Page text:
P. G. Bowen
Quoted from Gunnar Larson's web page:
From The Sayings of the Ancient One, published 1985 by The Theosophical Publishing House, London:
ABOUT THE AUTHOR
Captain P. G. Bowen, one of the most distinguished students of recondite philosophies and the occult, was born on 29th June 1882 at Cleady House, Kenmare, County Kerry, Eire. He was the youngest son of Robert Bowen, a gentleman farmer, a personal pupil of Madame H. P. Blavatsky. It was Robert Bowen who wrote down H. P. Blavatsky’s priceless words of guidance for students of The Secret Doctrine, which are contained in the pamphlet How to Study Theosophy.
Captain P. G. Bowen was originally intended for a scholastic career, but, disliking the prospect, left Ireland for South Africa, where he became attached to the Intelligence Department of the South African Mounted Rifles. It was during this period that he acquired the deep interest in native dialects and modes of thought that formed the sum of his work in later years. He spent over 20 years in Africa and his aptitude for native languages brought him into contact with the real rulers of the tribes. Thus he met an Atlas Berber, an initiated teacher, Mehlo Moya, and was admitted into his Occult Brotherhood. The higher grades of attainment amongst them were spoken of as ‘Those who Know’, and above these, at the apex of the hierarchically ordered organisation was said to be ‘The Ancient One’. P. G. Bowen was permitted to copy and publish three fragments, translated from a document in an archaic Bantu language (Isinzu), which comprise the present volume and which mirror the re-cognition, progress and evolution of the SOUL. Here is a gateway to the PATH for all Truth seeking students, without straying in strange or psychic by-paths. It is of special interest that these fragments point to a connection and common origin with the source from which stem all Esoteric traditions.
It was after the Great War – during which P. G. Bowen saw service both in South Africa and France – that he first met the late George Russell (A.E.).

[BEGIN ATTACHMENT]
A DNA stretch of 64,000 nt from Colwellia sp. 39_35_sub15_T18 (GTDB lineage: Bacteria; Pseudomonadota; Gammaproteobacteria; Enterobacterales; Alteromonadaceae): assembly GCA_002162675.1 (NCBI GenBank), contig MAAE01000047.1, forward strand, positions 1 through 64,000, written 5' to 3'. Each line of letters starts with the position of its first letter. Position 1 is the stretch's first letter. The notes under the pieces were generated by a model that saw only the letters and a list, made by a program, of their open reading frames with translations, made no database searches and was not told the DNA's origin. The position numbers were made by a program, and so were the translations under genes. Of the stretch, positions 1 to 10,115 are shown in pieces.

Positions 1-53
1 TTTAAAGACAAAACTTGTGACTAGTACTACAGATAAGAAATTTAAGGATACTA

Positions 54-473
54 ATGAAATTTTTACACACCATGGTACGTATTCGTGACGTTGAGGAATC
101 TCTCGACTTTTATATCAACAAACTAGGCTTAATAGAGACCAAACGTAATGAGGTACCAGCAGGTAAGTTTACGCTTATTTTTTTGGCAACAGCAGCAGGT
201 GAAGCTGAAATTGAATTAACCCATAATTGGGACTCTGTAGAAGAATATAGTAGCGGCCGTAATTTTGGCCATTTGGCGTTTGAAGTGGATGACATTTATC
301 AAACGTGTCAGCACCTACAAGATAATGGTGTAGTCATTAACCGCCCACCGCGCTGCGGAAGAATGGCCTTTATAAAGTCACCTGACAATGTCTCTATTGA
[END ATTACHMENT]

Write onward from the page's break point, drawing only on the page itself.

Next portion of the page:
The two men, linked by their common interest in the mystic and the occult, became fast friends and worked in close collaboration after P. G. Bowen’s return to Ireland in 1922. When A.E. departed for America in 1935, shortly before his death, he nominated P. G. Bowen to the Presidency of the ‘Hermetic Society’ in Dublin, which he had opened in 1885, as a branch of Anna Kingsford’s London ‘Hermetic Society’, and which became a focus of the Irish Literary Renaissance. The foremost members of this Society were Charles Johnston (who married H. P. Blavatsky’s niece in 1888), the able translator of the Bhagavad Gîta, the Yoga-Sûtras of Patanjali, etc., Stephen Mackenna who translated the Enneads by Plotinus, the poets and authors James Stephens (The Crock of Gold), Fiona McLeod and W. Butler Yeats (whom Charles Johnston had introduced to Theosophy). W. Q. Judge, born in Dublin in 1851, the co-founder of the Theosophical Society in America, was a close friend of A.E. and the ‘Hermetic Society’ members, and helped to kindle the flame of the Irish Literary Renaissance.
In 1933 “at A.E.’s request” P. G. Bowen published the remarkable book on the inner life The Occult Way, the chapters of which are veritable lessons in practical occultism. P. G. Bowen, whose reputation is now world-wide, passed away on 30th July 1940. Whatever he wrote seems to be spiritually ‘charged’ and yet is intensely practical. As he says of all inspired works “They are not mere guide books setting out the configurations of the universe, they are FIELDS OF EXPERIENCE wherein CONSCIOUSNESS may exercise itself; and so gain DIRECT KNOWLEDGE of the laws of universal nature”.
In a letter to Dr. Wilks, dated June 1, 1935, P. G. Bowen states:
I knew nothing of my father as a Theosophist until I came to England eight years ago, in my fiftieth year, and then came into possession of his papers. He had specified that I was not to read these until I had reached the half century.
Another piece of biographical information about his father is found in a letter to Mr. MacKinnon, dated July 22, 1937:
He was, I should mention, close on 70 when I was born . I did not know much of him in my youth and discovered his occult connections only since leaving Africa and coming into possession of his papers.
- "Africa's White Race". The Theosophical Path (October, 1932), ??
- "What I Owe to a Book" The Theosophical Forum (September 15, 1932), 9-13. This is a review of Fundamentals of the Esoteric Philosophy by Gottfried de Purucker.
- The Sayings of the Ancient One.
- Occult Way.
- Natural Magic.
- The True Occult Path. Available at HPB.narod.ru. Introduction by editor, E. A. Ansell: "The matter contained in this little book was originally given in the form of a lecture to the Dublin Lodge of the Adyar Theosophical Society. Later, at the request of the editor, it was recast and published in its present form in the magazine - THEOSOPHY IN IRELAND. The Author, Capt. P.G.Bowen, who was then an independent student of the Ancient Wisdom, has since become president of THE HERMETIC SOCIETY, Dublin, having been appointed to that office by the founder of the Society, the late Dr. George Russell ("A.E".) Capt. Bowen has given his assent to the publication of his article in book form."
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